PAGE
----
How to retain print quality with vector-based transparency flattening

This week, Mako™ product manager David Stevenson explains vector flattening:

When you print PDF content or save or export it to other formats that do not support transparency, it will need to undergo a process called flattening. Flattening usually involves rasterizing areas of the page that are subject to transparency effects, which could mean replacing sharp-edged vector content with a jagged-edged bitmap. Of course, increasing the resolution of the rasterization can mitigate that problem, but doing so takes longer and adds to file size.

The alternative is to retain vector geometry, including text, as vector objects. This requires dividing the artwork down into smaller parts that no longer overlap, then tracing the edges of the new shapes with a vector path. In the latest release, Global Graphics Software’s Mako Core SDK (v6.2.0) adds this capability to its raster-based transparency flattening API. Using existing APIs that apply De Casteljau’s algorithm to decompose Bézier curves and a new method to trace around shapes, flattened content can retain its device independence and printing quality.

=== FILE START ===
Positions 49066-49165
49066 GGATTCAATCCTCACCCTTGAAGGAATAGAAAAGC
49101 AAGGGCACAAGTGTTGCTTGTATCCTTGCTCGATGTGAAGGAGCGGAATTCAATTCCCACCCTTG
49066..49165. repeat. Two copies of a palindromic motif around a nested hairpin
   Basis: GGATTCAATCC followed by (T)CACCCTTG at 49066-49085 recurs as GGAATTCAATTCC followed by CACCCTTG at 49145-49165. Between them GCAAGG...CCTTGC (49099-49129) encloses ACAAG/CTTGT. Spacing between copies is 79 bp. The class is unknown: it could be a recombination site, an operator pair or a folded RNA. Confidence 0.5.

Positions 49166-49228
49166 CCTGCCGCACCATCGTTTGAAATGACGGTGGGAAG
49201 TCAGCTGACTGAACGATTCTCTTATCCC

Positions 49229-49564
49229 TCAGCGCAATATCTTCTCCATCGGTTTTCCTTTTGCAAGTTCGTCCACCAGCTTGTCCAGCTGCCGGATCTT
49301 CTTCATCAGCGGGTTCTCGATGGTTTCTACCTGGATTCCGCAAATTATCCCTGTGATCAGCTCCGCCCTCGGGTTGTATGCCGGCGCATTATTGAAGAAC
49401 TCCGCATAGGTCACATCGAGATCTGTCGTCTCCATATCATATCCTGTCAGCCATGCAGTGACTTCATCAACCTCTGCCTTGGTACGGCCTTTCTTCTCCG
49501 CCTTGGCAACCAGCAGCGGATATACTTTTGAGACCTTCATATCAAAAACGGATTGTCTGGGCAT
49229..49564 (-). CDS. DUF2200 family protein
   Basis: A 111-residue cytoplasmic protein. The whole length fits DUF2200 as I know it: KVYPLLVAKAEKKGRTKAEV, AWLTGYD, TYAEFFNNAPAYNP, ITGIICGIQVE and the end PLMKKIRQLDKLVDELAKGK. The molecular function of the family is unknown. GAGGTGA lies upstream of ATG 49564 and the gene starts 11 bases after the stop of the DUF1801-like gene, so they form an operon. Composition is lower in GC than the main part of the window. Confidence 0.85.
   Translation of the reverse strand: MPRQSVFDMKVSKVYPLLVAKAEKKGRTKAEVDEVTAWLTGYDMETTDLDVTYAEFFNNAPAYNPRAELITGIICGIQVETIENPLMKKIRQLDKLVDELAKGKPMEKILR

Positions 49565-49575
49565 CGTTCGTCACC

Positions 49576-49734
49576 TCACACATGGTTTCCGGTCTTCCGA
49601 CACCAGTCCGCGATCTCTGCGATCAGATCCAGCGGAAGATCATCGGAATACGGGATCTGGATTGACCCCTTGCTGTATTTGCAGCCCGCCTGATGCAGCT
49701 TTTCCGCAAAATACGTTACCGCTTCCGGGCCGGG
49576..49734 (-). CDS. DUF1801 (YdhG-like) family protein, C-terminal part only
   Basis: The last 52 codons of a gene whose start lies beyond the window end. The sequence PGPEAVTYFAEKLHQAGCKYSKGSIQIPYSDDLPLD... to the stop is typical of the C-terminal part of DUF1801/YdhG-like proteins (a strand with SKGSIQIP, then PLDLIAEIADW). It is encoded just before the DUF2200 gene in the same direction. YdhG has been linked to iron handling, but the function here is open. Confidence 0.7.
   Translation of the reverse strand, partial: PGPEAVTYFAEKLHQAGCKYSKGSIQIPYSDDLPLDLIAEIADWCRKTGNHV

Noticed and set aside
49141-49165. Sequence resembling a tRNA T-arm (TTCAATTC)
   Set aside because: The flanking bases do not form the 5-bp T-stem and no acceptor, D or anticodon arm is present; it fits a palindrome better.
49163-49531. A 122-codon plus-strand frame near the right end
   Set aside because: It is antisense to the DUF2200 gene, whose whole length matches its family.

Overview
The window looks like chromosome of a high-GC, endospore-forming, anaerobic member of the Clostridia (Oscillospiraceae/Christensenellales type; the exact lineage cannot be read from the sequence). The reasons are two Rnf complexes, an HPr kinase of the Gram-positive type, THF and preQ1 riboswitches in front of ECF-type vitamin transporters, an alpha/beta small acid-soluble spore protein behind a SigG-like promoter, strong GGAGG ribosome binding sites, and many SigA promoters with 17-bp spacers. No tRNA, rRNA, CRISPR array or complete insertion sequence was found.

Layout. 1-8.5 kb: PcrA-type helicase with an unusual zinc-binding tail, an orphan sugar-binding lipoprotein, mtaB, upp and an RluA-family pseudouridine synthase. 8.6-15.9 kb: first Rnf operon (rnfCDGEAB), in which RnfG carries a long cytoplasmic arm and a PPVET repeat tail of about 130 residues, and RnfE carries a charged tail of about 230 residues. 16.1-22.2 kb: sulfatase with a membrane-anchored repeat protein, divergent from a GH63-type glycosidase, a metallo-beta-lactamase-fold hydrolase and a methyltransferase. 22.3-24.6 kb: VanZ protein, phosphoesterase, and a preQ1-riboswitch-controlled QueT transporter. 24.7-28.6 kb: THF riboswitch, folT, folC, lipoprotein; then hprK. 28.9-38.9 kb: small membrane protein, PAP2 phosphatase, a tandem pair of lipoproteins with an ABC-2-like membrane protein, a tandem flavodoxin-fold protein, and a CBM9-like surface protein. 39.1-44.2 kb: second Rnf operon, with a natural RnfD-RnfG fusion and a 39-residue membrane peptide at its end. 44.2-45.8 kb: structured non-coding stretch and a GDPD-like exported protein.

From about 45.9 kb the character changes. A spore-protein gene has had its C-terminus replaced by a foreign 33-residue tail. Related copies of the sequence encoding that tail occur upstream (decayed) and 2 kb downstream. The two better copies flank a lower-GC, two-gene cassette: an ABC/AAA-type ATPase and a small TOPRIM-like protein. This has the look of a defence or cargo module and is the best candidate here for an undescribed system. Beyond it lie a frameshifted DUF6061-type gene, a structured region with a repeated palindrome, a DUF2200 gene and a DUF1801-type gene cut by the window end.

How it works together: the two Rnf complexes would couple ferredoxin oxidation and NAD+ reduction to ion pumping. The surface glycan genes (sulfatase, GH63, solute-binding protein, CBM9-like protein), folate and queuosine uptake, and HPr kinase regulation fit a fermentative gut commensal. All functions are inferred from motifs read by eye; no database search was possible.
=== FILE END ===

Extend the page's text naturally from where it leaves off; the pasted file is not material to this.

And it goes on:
In this example, two partially transparent shapes overlap, and set to use a multiply blend. The rectangle indicates the zoom area for the next two images.
In this example, two partially transparent shapes overlap, and set to use a multiply blend. The rectangle indicates the zoom area for the next two images.
The result of regular raster-based flattening. The shapes are rasterized (at somewhat low resolution for the purposes of illustration) and you can see the jagged edges that result.
The result of regular raster-based flattening. The shapes are rasterized (at somewhat low resolution for the purposes of illustration) and you can see the jagged edges that result.
The result of vector-based flattening. The edges are smooth.
The result of vector-based flattening. The edges are smooth.
This image shows how the vector flattener has created three new vector paths that no longer overlap (moved apart for the purposes of illustration), with the color of 2 representing the blend evident in the original artwork.
This image shows how the vector flattener has created three new vector paths that no longer overlap (moved apart for the purposes of illustration), with the color of 2 representing the blend evident in the original artwork.